Want to wreck your afternoon? Just have a poorly configured WordPress install linked from Hacker News. Here’s the postmortem.
In my case, my slice was freezing. I didn’t know what the problem was until I ran
top and saw this. Yikes.
The problem was the Apache is configured by default to allow up to 150 Apache processes. Each process took 5-10MB of real memory so my slice’s 512MB was quickly overwhelmed. But why was it creating 150 processes in the first place? Shouldn’t WP-SuperCache respond very quickly, such that the process can serve many requests per second? Yes, but…
Keep-Alives try to help client performance. This is a performance tweak that will kill you. By default, Apache is configured to hold the process locked for a given socket for 15 seconds (!!?) in case that socket makes another request. That’s a terrible, terrible default: you should never lock resources waiting for human input. So in 15 seconds, Hacker News delivered me 50-100 requests. These requests all generated their own process, quickly overwhelming my RAM and swap and effectively freezing my slice.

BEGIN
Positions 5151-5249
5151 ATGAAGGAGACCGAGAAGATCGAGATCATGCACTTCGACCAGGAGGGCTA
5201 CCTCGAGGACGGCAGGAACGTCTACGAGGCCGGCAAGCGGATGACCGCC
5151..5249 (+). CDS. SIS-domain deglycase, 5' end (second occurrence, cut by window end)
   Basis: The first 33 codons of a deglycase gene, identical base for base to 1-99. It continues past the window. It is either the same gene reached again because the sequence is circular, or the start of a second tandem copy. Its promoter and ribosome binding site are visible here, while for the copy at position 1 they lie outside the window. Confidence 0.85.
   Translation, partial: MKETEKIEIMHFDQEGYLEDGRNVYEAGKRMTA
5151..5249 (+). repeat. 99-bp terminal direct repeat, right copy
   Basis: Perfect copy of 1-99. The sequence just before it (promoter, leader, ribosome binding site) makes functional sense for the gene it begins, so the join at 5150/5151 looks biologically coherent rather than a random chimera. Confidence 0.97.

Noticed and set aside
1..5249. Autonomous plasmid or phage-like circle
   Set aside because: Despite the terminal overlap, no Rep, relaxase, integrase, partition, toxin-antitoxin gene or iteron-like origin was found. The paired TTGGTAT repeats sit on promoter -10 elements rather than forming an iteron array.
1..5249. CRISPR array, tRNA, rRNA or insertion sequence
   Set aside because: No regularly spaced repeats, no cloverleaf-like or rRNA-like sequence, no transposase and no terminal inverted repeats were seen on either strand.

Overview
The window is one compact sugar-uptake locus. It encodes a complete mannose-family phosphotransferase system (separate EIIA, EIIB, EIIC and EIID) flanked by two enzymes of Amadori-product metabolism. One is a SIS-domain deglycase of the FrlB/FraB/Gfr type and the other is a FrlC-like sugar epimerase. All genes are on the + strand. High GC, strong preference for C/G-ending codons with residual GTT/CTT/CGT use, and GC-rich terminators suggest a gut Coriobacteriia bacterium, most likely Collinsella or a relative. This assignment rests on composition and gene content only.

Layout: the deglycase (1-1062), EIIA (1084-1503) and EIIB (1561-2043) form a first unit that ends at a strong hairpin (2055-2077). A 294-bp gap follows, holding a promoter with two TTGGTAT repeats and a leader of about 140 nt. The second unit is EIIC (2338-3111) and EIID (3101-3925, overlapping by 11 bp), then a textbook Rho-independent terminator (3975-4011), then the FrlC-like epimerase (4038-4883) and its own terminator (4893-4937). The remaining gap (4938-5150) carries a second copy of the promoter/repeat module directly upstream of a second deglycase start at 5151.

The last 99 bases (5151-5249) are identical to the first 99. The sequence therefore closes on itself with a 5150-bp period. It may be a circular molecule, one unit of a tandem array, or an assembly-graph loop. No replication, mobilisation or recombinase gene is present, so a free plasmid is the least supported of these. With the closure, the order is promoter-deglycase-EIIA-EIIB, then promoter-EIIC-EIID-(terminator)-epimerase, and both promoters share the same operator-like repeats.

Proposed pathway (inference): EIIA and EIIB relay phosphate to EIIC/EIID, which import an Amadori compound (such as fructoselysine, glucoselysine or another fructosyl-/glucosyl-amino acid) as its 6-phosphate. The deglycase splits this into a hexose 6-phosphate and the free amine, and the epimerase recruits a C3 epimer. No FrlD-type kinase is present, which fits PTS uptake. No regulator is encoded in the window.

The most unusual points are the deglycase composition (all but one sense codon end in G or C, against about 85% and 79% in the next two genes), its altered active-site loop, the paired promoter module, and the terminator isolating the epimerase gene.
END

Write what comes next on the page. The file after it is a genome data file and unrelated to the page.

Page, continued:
I lowered the maximum number of processes (MaxClients) to 20 and the keep-alive timeout from 15 to 2 seconds. Before I was seeing load averages in the 100s and since reconfiguration, my slice’s load average has been under 1 all afternoon. Here’s the config I changed:
# KeepAliveTimeout: Number of seconds to wait for the next request from the
# same client on the same connection.
## Server-Pool Size Regulation (MPM specific)
# prefork MPM
# StartServers: number of server processes to start
# MinSpareServers: minimum number of server processes which are kept spare
# MaxSpareServers: maximum number of server processes which are kept spare
# MaxClients: maximum number of server processes allowed to start